I concur completely. I see a lot of comments amongst different threads where people equate some trivial shared electricity bills with the needs and mechanics of a joint account :laughing:. It’s also funny that (statistically) the phase of people’s lives when they tend towards primarily using an individual account is both quite short (give or take: your 20s vs the rest of your life), and also when their earnings are at their absolute lowest. I don’t deny that it’s useful to help people spend a little less on the coffees and going out in the evening when those levels of expenses make some sort of a dent, but for the dominant amount of your life and the dominant amount of the income generated in the world (and thus profits extractable by Monzo), the concerns are quite different and the amounts of money are much greater. You would think that from a business perspective it would make a lot of sense to serve this segment more (i.e. parity or even preference for) the joint account. And I suspect as Monzo’s user demographics inevitably normalise towards overall demographics that their business priorities will follow suit.

Snap. Personal = 1x, Joint = 10x. A joint account is the steady-state of “bank account”. And whenever Monzo get around to popping Custom Categories and Virtual Cards in there, it’ll be indistinguishable anyways :smile:.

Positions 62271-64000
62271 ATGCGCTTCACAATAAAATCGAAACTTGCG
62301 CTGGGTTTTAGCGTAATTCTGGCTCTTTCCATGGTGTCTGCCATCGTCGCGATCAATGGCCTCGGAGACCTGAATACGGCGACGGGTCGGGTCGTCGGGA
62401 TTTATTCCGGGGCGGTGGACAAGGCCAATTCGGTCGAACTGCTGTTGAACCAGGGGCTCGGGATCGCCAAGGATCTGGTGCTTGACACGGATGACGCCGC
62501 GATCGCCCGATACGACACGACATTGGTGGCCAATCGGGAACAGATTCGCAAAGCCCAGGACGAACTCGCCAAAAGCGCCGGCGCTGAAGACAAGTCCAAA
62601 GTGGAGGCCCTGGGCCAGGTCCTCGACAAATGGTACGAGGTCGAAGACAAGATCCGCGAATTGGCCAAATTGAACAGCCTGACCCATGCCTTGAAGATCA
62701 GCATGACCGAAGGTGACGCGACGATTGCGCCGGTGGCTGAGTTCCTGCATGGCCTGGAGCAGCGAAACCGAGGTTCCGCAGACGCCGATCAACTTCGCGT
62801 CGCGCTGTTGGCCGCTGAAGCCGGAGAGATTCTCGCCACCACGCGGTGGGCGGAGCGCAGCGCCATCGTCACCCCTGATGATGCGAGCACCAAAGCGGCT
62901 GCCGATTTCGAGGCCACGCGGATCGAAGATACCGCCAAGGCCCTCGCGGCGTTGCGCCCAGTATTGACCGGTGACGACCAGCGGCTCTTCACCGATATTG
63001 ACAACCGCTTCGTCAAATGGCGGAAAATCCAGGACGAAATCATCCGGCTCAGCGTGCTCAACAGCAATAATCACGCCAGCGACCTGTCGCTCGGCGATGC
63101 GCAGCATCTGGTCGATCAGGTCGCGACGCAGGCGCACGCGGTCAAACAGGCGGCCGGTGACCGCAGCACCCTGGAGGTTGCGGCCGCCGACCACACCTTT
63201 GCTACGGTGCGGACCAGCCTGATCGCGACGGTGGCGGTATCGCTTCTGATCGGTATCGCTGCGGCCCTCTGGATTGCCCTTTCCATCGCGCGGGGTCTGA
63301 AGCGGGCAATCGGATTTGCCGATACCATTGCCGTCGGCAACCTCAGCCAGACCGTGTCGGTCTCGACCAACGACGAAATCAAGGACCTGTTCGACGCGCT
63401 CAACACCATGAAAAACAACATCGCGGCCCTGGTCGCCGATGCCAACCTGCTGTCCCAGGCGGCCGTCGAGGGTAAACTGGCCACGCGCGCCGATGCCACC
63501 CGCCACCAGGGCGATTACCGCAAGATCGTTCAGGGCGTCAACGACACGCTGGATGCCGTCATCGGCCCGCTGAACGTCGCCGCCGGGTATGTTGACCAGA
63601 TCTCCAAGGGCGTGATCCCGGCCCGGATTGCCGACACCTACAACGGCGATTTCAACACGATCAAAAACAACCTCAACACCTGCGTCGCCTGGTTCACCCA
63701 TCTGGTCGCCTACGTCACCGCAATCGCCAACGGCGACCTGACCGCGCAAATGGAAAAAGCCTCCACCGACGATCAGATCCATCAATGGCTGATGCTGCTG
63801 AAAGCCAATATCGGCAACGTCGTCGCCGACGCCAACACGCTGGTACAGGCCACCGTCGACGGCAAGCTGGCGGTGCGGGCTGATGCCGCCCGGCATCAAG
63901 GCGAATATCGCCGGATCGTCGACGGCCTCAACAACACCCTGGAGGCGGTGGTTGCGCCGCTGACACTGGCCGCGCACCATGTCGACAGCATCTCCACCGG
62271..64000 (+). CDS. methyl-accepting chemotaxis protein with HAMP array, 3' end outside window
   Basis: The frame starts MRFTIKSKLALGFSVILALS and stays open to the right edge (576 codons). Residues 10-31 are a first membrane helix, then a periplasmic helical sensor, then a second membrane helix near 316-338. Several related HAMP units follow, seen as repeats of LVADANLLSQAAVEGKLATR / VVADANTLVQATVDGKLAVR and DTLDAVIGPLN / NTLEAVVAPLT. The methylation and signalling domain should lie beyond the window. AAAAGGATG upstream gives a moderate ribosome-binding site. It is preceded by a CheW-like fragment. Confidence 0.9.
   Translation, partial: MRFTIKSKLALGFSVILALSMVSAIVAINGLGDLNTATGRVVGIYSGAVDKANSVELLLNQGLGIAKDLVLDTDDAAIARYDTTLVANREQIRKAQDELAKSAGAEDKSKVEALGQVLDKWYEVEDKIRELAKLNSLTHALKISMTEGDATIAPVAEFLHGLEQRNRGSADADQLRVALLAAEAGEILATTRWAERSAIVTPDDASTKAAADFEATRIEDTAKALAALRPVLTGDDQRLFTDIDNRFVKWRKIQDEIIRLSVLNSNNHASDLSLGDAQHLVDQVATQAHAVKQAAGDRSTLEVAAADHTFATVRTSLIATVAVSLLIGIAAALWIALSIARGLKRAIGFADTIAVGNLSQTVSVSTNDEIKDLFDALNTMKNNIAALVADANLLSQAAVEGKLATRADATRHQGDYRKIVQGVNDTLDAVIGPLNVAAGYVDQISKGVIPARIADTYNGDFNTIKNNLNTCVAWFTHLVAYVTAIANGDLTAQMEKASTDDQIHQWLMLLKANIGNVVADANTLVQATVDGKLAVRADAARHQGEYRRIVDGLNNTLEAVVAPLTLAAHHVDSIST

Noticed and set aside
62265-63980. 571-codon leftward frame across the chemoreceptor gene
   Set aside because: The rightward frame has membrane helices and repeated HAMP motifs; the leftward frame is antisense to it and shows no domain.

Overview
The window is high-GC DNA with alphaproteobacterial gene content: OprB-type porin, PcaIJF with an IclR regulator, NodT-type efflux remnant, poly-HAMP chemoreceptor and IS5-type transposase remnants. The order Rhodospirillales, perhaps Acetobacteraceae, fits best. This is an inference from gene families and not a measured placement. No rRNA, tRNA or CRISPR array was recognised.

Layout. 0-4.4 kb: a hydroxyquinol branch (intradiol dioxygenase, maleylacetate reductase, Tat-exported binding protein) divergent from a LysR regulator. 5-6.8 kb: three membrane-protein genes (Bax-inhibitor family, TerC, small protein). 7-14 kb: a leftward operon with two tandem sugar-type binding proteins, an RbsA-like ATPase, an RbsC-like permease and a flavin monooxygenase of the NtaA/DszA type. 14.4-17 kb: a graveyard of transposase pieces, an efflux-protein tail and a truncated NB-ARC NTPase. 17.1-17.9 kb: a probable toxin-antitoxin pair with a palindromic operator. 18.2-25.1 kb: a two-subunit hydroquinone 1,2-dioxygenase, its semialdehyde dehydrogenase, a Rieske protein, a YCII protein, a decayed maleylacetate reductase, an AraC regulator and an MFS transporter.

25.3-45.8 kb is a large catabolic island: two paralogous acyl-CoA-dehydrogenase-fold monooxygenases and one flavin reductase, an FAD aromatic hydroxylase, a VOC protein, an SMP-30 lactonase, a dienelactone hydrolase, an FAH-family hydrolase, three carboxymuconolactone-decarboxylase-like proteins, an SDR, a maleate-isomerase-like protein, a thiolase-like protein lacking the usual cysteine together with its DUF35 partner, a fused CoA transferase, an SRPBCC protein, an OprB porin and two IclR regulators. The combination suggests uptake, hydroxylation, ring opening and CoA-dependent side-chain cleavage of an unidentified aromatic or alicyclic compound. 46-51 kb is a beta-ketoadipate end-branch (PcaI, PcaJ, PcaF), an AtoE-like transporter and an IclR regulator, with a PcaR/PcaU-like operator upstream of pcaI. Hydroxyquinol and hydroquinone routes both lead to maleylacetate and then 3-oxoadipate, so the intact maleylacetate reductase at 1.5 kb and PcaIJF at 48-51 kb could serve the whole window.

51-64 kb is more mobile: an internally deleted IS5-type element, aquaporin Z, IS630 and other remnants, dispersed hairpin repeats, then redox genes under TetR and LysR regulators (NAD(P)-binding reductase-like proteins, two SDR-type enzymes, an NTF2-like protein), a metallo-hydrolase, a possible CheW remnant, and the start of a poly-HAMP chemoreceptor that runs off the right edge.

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I’m not sure that’s quite what I said. Or if I have at some point it’s far enough in the past that my needs have since changed.

I have use for some of the functions joint accounts provide (there’s been a back and forth debates on this) but I don’t like the product of a joint account that those components of shared banking come packaged in.

Maybe what I need is a complementary set of features to live along side the more traditional joint account. There’s certainly an argument for that. But my mind set is one that the joint account paradigms are antiquated and we need something modern to replace them.

I think we need some components of joint accounts, but the way we conduct shared banking as a society is shifting, and joint accounts aren’t the right solution for me and people like me.